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Death penalty is not justice
Three people, Harban, Kashmira and Jeeta were sentenced to death for a crime in which they played similar roles. But they met different fates. Kashmira Singh’s petition to the Supreme Court was accepted and his sentence commuted to life imprisonment. Harbans Singh was recommended by the court for clemency from the President. Jeeta Singh’s petition was dismissed and he was hanged.
In August 2012, 14 retired judges wrote to the President of India, pointing out that the Supreme Court had wrongly awarded the death sentence to 13 people. They called the execution of two wrongly sentenced prisoners in 1996 and 1997, “the gravest known miscarriage of justice in the history of crime and punishment in independent India”.
“I thought I should get all these (capital punishment) cases examined from a normal citizen’s point of view in terms of the crime, intensity of the crime and the social and financial status of the individuals who were convicted and awarded capital punishment. This study revealed to my surprise that almost all the cases which were pending had a social and economic bias.” APJ Abdul Kalam.
Two executions in three months in India. Devender Pal Bhullar could be next. At least 17 more at risk.
Devender Pal Singh Bhullar, convicted of killing nine people in a car bomb explosion in Delhi in 1993 had his petition for commutation rejected by the Supreme Court on 12 April.
This decision could affect the lives of at least 17 other prisoners on death row. President Mukherjee has also rejected at least nine mercy petitions involving 14 people since coming into office in July 2012.
Devender Pal Singh Bhullar sentenced to death in 2001 under the Terrorist and Disruptive Activities Act (TADA), petitioned the Supreme Court to commute his death sentence on the grounds that there was an unacceptably long delay in deciding his mercy plea. The Supreme Court rejected this chiefly on the basis of the “enormity of the crime” in effect ignoring Bhullar’s claim that he was subjected to cruel, inhuman and degrading treatment. The TADA has been criticised for its unfair trial concerns and was repealed in 1995.
ADPAN members, Lawyers for Human Rights International said, “..the Supreme Court failed to take cognizance of the fact that Bhullar was admitted to a mental hospital for more than two years as he was mentally sick …”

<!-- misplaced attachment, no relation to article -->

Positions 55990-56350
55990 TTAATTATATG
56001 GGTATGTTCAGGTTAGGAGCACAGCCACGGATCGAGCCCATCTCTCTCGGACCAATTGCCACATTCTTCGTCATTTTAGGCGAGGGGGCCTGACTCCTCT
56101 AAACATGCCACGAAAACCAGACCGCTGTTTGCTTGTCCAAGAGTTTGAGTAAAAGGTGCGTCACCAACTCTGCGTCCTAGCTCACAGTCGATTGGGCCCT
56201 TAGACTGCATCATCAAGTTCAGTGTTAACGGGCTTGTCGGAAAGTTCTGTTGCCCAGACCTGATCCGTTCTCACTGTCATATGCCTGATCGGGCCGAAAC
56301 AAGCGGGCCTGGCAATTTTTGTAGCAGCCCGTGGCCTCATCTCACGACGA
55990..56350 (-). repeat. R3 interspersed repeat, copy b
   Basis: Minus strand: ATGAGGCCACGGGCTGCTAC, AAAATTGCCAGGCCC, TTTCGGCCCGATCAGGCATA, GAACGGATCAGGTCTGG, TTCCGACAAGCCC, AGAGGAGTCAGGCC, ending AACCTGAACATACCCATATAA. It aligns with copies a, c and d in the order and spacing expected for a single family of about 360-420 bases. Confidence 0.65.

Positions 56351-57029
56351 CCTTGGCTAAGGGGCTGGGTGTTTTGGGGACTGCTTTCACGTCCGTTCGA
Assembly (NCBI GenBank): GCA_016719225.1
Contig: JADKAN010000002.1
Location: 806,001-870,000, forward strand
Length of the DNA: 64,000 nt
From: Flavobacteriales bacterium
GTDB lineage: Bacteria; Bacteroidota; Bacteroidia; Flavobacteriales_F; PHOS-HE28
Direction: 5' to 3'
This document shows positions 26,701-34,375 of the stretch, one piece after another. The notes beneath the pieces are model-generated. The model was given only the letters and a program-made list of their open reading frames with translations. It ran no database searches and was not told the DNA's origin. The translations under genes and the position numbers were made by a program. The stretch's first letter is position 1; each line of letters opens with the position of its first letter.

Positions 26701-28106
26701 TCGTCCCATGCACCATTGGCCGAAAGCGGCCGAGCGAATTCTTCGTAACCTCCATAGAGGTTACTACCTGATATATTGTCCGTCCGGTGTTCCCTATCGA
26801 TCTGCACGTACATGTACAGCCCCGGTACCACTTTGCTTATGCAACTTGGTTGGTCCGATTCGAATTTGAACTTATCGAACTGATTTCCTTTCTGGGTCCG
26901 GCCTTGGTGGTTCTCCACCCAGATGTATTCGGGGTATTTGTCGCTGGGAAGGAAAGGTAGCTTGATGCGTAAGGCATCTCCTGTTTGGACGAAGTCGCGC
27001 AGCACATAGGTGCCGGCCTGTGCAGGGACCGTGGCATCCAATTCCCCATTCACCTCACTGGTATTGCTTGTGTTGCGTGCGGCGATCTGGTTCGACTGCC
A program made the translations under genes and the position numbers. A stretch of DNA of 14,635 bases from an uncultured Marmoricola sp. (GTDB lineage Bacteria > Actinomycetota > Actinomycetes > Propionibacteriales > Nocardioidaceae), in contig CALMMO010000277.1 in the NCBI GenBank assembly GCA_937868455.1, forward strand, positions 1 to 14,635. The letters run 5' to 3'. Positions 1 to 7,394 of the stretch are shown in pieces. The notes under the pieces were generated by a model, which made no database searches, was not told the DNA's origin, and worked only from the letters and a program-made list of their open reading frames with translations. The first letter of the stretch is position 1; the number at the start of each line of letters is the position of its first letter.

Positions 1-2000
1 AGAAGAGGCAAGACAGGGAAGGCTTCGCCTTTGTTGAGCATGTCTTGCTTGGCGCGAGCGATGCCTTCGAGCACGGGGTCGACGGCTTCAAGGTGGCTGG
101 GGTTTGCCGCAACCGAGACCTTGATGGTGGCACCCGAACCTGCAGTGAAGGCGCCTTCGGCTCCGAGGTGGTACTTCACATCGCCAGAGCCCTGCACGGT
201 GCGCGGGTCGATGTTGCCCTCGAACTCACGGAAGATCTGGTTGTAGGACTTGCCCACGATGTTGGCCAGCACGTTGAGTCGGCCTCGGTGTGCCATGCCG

Bhullar had no lawyer during his pre-detention and trial, was forced under duress to sign a confession by the police which he later retracted. Since January 2011, Bhullar has been treated for mental illness at the Institute of Human Behaviour and Allied Sciences, New Delhi. In its recent decision, the Supreme Court acknowledged that some mental impact had taken place since his arrest but the court failed to adequately address the mental impact of the ‘inordinate ‘delay in considering his clemency petition. International human rights standards prohibit the imposition of the death penalty on, and the execution of, the mentally ill.
On 15 April, the Punjab Chief Minister met India’s Prime Minister and called for commutation of Bhullar’s death sentence. The Home Minister agreed the government would examine the request.
India ended an eight-year unofficial moratorium on executions last year by hanging Ajmal Kasab and Afzal Guru in November 2012 and in February 2013; both were executed secretly. Transparency is considered fundamental to due process.
ADPAN opposes the death penalty in all circumstances and reiterates that the death penalty is an ineffective means of combating violent crime. It is calling for a retrial of Devender Pal Singh Bhullar’s death sentence.
ADPAN regrets the resumption and secrecy of executions, and urges India to join the growing number of countries that have chosen to abolish the death penalty.
ADPAN members in India:
- Banglar Mananabadhikr Suraksha Mancha (MASUM)
- People’s Union for Civil Liberties (PUCL)
- Lawyers for Human Rights International
- AI India
- Lawyers Collective